“People on both sides are trying to search for something new to provide an alternative to the automobile industry, but it’s not easy,” says Jun Yamada, the Japanese consul general in the city. “There is potential, however. We have so many local government delegations visiting from Japan. The scale of local economic activity is limited, perhaps it’s too small for the biggest Tokyo companies, but for smaller firms, they could find ideal partners here.” Vladivostok is one of the few cities in the world that has direct flights to Pyongyang, but there is little sense that the border with the world’s most secretive dictatorship is just a few dozen miles away.
The only signs are occasional sightings of North Korean labourers – several thousand toil on construction sites in the region, on murky contracts that send most of their wages back to their government. The workers are largely prevented from interacting with locals, but at Café Pyongyang (see issue 36) chirpy waitresses in shiny red dresses adorned with neat bows chat to customers in broken Russian or English about their happy lives in North Korea. Later in the evening they sing karaoke to the accompaniment of videos picturing workers in the fields.
The city’s proximity to the North Korean border doesn’t appear to cause problems. Signs of how delicately balanced things are emerge only occasionally, such as in 1996, when an employee of the South Korean consulate was murdered with a poisoned pencil. North Korean intelligence was widely suspected to be behind the bizarre killing. And in a sign that some in the local government feel the situation might become tense, one political analyst said he’d seen government plans that provided for the region to take in over 20,000 refugees in the event of an “emergency situation” in North Korea.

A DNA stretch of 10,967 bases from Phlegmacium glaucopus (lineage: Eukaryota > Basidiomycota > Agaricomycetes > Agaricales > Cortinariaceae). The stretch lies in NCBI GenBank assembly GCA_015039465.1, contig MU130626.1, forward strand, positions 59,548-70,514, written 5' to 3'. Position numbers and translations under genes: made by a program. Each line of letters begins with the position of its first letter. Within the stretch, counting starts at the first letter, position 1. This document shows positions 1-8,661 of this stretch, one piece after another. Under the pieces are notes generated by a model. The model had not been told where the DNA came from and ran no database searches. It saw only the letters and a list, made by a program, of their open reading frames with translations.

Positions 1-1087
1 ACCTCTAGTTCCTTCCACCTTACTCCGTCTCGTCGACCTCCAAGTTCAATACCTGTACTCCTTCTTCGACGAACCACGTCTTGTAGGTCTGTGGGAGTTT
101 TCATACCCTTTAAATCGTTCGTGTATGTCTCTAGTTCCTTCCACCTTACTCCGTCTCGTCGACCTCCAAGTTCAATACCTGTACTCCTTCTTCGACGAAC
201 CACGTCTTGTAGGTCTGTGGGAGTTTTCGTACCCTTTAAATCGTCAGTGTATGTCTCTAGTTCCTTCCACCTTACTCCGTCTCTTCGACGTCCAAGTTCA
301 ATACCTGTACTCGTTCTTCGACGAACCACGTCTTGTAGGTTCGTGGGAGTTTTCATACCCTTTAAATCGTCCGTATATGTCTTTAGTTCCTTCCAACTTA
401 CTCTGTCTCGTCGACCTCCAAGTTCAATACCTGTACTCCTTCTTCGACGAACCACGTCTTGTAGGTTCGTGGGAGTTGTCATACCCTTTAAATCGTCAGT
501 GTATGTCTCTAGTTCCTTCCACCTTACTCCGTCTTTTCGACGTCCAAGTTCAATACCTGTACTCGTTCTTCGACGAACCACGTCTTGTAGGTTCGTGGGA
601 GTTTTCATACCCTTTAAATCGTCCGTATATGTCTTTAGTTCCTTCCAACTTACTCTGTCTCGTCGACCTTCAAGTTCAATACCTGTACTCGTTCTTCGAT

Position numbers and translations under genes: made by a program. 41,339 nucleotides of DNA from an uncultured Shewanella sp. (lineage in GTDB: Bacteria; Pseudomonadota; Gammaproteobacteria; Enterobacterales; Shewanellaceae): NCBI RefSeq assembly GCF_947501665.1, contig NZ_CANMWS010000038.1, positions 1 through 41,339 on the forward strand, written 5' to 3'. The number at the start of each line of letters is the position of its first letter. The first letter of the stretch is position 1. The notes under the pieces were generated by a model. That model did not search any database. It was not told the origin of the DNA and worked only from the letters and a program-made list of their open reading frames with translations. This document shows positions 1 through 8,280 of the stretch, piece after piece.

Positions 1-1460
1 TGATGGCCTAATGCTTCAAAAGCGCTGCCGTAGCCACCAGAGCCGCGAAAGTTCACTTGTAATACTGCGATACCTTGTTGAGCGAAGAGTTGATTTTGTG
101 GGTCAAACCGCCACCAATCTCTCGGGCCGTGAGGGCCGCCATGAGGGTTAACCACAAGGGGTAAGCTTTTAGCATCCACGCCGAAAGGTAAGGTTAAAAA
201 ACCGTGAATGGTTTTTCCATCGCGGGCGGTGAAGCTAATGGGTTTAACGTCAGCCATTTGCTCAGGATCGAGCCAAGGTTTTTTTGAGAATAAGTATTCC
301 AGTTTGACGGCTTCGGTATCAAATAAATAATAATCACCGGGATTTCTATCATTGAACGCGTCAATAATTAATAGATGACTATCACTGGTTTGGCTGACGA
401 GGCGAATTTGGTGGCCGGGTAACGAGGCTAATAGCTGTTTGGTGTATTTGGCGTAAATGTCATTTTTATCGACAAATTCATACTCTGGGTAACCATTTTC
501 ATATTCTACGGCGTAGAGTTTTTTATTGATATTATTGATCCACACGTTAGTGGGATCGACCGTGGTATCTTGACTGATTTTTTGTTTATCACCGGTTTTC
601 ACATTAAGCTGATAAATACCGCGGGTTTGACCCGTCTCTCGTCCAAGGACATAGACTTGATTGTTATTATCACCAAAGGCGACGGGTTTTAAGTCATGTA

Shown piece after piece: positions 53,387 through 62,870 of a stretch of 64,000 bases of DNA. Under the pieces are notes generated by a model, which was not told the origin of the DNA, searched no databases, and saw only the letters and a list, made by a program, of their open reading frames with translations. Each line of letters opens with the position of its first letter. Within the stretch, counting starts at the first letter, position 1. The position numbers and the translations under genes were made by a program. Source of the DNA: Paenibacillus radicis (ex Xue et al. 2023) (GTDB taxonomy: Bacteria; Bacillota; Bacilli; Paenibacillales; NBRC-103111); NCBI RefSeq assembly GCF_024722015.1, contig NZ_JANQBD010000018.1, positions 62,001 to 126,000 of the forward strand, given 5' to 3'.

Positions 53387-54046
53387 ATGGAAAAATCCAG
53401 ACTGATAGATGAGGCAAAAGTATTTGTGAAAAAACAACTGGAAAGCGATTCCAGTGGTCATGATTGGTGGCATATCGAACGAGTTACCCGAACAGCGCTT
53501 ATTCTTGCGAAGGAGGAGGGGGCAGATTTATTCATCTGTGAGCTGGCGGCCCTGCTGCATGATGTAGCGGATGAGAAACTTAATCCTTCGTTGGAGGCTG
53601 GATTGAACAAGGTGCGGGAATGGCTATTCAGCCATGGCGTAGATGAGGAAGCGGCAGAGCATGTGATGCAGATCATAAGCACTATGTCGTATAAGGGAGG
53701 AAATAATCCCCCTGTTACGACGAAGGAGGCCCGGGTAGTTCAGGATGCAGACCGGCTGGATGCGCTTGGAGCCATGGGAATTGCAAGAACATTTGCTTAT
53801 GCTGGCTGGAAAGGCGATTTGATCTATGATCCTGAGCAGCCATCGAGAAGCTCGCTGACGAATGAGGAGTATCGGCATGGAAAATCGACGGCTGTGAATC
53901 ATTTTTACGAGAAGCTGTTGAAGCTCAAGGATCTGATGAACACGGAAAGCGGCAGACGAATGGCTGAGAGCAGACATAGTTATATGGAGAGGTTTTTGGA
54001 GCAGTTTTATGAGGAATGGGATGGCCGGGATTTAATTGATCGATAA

For the more prosperous half of the Korean peninsula, the Russian Far East is mainly of interest for its natural resources, but there are several other projects of interest already underway. “There’s very fruitful cooperation to be had – we need the Far East’s natural resources, and they need our high-level manufacturing abilities,” says a diplomat at South Korea’s Vladivostok consulate. Korean companies farm more than 150,000 hectares of land around the city, producing beans, rice and corn for sale in Russia and Korea. Daewoo is opening a shipbuilding yard close to the city, and the Busan Port Authority is developing a container port in nearby Nakhodka. “There is huge potential for this port,” says the diplomat. “There are three big northeastern Chinese provinces, for which Nakhodka is closer than any Chinese port – and the Chinese ports are congested anyway.”